Methodologic challenges of e-health research

J. Michael Bowling, Barbara K. Rimer, Elizabeth J. Lyons, Carol E. Golin, Gilles Frydman, Kurt M. Ribisl

Research output: Contribution to journalArticlepeer-review

24 Scopus citations


In this article, research-based strategies used in a web-based study to assess the impact of participation in cancer-related mailing lists on cancer survivors and caregivers are highlighted. The paper presents alternative methods of measuring response rates in Internet surveys. Response rate estimation, based on American Association for Public Opinion Research guidelines, ranged between 15% and 24.9% for the study. Several strategies were implemented to increase survey participation and reduce item nonresponse. Few participants opted for a telephone survey as an alternative to a web-administered design (mixed-mode administration). Using time-stamp data to diagnose places in the questionnaire where respondents prematurely exited or broke off survey participation, we were able to decrease premature break offs. A lottery was also implemented to increase response rates. The experience of obtaining institutional review board approval for the lottery is also described. Preliminary data indicate slight increases in response rates subsequent to implementing the lottery.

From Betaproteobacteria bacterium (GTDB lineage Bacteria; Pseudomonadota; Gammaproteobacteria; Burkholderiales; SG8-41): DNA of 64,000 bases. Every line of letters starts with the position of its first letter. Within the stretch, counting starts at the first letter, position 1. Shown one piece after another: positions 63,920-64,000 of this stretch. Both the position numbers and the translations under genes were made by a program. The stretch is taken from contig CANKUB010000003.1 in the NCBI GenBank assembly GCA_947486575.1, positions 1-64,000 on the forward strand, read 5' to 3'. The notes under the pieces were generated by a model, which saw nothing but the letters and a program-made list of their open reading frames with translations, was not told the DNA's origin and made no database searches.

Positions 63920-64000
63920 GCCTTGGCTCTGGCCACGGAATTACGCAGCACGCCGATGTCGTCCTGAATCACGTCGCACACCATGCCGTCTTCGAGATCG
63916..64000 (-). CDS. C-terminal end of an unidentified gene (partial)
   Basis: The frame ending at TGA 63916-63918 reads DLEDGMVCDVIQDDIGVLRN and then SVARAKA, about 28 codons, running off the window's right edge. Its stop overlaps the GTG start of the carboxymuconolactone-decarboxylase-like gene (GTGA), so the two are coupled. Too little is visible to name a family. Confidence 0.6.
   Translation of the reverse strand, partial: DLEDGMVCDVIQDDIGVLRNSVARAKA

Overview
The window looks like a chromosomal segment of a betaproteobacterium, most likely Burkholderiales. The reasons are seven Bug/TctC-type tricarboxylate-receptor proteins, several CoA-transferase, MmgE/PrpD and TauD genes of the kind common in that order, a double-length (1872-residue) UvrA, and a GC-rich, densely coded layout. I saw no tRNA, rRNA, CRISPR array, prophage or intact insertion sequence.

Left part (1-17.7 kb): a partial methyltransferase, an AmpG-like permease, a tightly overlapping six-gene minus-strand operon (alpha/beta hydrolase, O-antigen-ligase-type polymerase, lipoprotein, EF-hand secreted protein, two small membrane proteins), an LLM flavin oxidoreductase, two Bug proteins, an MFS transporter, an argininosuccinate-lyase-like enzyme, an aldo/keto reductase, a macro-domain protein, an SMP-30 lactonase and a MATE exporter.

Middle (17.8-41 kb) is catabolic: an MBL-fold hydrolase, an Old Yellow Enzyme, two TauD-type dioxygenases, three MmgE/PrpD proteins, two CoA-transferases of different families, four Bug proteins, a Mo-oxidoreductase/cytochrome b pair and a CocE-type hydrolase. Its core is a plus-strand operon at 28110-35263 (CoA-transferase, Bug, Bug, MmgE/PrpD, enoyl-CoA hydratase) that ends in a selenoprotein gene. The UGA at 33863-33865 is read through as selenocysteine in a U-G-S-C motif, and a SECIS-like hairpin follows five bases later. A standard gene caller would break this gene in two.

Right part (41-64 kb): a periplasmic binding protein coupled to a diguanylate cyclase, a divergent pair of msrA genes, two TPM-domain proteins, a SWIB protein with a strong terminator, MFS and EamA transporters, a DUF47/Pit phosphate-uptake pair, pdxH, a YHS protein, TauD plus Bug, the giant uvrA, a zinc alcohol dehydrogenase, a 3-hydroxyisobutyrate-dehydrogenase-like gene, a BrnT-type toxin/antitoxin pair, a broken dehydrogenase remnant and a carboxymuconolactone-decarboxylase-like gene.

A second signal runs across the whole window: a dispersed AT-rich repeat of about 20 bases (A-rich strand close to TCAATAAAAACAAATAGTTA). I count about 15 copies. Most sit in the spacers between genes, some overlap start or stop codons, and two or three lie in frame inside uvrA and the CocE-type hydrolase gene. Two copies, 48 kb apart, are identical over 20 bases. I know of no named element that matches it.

Original languageEnglish (US)
Pages (from-to)390-396
Number of pages7
JournalEvaluation and Program Planning
Issue number4
StatePublished - Nov 2006
Externally publishedYes


  • Cancer
  • Information technology
  • Interactive health communication
  • Internet
  • Listservs
  • Mailing lists
  • Methodology
  • Online communities
  • Patients
  • Survivors
  • e-health

ASJC Scopus subject areas

  • Business and International Management
  • Social Psychology
  • Geography, Planning and Development
  • Strategy and Management
  • Public Health, Environmental and Occupational Health


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